In the light of this, the ability to feel a genuine joy in another’s happiness, equal to one’s satisfaction with one’s own, represents a truly “sublime state.” So it is not surprising that in the history of Buddhism, which cultivated this attitude systematically, there arose an aspiration to share with others not only one’s material resources, but the spiritual resources described as merit. This aspiration follows naturally enough from the basic theory as to what merit is. Merit is the accumulation of tendencies resulting from enlightened deeds which, according to the law of moral causation (the law of karma), conduce to the future happiness of the doer.
Here he is joyful, hereafter he is joyful, in both worlds the well-doer is joyful. “I have done good” is the thought that make him happy. Still greater is his joy when he goes to states of bliss.
If the doer is still in a state where only purely personal forms of satisfaction are possible, the fruits of merit can only take this form. But suppose he loves even one being so much that, if that being is in some state of deprivation, he can only be made happy by the improvement of that being’s lot, then the merit which is due to him can only take effect by benefiting him through that other’s welfare. The wider his altruism expands, so that purely personal gratifications no longer adequately satisfy him, the wider must be the range of the benefit which his own merit would need to bring to others if it is to fulfil its defined function of bringing happiness to him. At the same time, his altruistic tendencies will ensure that he will have vastly more merit due to him, so his resources will tend to become commensurate with the aspirations, for example, of Śāntideva, when he says:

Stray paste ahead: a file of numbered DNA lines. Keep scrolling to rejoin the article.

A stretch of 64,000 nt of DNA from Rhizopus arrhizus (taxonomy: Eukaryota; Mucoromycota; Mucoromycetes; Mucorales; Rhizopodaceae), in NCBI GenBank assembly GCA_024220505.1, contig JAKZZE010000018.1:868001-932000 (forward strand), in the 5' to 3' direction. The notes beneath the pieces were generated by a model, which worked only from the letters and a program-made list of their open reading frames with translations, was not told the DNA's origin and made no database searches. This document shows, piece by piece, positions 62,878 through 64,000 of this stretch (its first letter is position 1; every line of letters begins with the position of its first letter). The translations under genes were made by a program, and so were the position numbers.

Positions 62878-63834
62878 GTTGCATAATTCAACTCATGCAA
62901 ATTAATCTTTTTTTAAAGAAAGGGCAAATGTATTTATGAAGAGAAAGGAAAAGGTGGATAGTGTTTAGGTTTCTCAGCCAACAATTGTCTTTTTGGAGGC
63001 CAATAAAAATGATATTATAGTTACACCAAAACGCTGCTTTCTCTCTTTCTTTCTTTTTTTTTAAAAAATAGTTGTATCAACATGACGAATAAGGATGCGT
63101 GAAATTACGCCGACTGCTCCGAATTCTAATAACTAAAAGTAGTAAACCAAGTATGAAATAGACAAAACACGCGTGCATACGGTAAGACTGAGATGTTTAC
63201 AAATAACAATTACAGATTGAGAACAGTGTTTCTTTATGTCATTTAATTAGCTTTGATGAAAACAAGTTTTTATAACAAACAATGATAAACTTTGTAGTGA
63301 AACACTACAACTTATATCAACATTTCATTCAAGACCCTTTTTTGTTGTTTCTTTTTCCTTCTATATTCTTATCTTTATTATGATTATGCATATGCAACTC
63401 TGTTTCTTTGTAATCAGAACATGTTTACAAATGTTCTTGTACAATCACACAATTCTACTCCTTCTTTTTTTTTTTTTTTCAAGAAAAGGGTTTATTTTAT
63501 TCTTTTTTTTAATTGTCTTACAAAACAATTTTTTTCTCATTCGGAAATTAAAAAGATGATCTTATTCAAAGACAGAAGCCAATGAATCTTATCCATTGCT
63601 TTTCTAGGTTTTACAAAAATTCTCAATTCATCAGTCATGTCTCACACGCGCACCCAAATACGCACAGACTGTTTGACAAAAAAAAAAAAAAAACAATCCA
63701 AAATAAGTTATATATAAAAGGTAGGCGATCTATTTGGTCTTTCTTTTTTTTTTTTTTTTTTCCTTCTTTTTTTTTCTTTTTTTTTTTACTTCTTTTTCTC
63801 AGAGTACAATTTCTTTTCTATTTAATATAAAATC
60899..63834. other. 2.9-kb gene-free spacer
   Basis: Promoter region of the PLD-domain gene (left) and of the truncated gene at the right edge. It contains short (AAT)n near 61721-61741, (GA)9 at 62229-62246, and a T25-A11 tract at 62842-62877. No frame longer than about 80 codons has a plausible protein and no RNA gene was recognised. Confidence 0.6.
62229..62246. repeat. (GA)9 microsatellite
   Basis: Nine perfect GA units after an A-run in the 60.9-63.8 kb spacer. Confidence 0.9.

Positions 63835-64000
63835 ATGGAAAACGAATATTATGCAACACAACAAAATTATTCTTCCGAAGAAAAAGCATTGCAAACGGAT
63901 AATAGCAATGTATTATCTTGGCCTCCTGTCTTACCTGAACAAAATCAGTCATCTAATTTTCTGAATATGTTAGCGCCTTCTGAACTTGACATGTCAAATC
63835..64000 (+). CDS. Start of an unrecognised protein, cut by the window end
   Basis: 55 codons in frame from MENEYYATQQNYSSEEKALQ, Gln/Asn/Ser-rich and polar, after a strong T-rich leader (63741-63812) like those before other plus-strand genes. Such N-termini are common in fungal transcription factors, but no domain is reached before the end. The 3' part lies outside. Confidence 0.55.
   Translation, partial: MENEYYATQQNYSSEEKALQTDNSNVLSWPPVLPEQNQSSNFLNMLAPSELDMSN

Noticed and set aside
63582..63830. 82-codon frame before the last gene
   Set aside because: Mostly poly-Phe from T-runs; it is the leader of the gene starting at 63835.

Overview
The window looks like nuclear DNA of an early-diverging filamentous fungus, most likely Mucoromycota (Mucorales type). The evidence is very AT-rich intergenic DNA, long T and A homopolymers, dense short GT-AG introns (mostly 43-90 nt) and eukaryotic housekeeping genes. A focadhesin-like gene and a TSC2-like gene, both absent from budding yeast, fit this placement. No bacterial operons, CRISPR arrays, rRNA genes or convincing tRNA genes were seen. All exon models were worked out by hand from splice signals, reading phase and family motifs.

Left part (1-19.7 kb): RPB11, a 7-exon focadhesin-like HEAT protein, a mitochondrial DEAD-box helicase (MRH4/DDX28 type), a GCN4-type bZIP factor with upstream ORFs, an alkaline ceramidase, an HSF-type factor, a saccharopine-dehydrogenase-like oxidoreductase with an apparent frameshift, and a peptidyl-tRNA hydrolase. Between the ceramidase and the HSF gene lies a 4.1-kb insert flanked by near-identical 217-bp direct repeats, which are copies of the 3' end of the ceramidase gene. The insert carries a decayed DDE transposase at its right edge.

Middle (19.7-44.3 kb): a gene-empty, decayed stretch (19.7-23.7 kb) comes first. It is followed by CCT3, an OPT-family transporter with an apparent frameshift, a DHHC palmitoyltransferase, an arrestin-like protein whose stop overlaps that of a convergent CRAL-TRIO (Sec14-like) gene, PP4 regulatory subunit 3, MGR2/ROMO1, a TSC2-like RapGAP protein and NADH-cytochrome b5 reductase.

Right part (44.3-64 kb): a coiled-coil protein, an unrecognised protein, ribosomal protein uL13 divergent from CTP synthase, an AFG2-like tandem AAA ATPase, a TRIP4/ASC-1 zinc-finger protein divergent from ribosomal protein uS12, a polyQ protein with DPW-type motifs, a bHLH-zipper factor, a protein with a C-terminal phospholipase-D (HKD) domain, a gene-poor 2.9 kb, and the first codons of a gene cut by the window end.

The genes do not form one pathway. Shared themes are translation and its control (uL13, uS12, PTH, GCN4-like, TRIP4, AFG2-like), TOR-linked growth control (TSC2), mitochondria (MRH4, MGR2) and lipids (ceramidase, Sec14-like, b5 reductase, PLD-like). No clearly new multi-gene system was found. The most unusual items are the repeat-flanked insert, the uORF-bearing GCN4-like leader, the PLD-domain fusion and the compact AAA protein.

May I be an alleviator of the sorrows of all beings and a divine medicine to those afflicted by disease. May I be the benefactor and bringer of peace to them until all their bodily ailments and mental tribulations are at the end.
The principle of the sharing or transference of merit, so much stressed in Mahayana Buddhism (though not unknown in Theravadin practises) is sometimes objected to by Western Buddhists because of a superficial resemblance to the Christian doctrine of atonement, which they have rejected. But the principles entailed are not really identical, since the Christian doctrine is based on an essential distinction between the roles of the Creator and the created, while the Buddhist sharing of merit arises from a combination of the definition of merit and of the nature of altruistic joy.
It has a further importance too, in that it anticipates the emancipation to be derived from insight into the emptiness of the self-concept, that is to say, awakening to the emptiness of the concepts “I” and “mine” in terms of ultimate truth. On this level, the description “mine” as applied to merit will finally be seen to be as inapplicable as in the case of any other assumed possession. This was already explicitly set out in one of the Buddha’s earliest discourses, “The Marks of the No-self,” in which he taught his first five disciples to contemplate each of the five components of personality in the terms: “This is not mine; this I am not; this is not my self.” The fourth of these components is the aggregate of mental tendencies or activities, which include merit and demerit. Even on a lower plane than that of perfect insight, it can be seen that our deeds are not exclusively ours, because no one acts in absolute isolation, so that every act involves some stimulus or opportunity arising from activity of others. On the other hand, a too persistent insistence on the individual nature of merit can only impede the ultimate awakening to the No-self.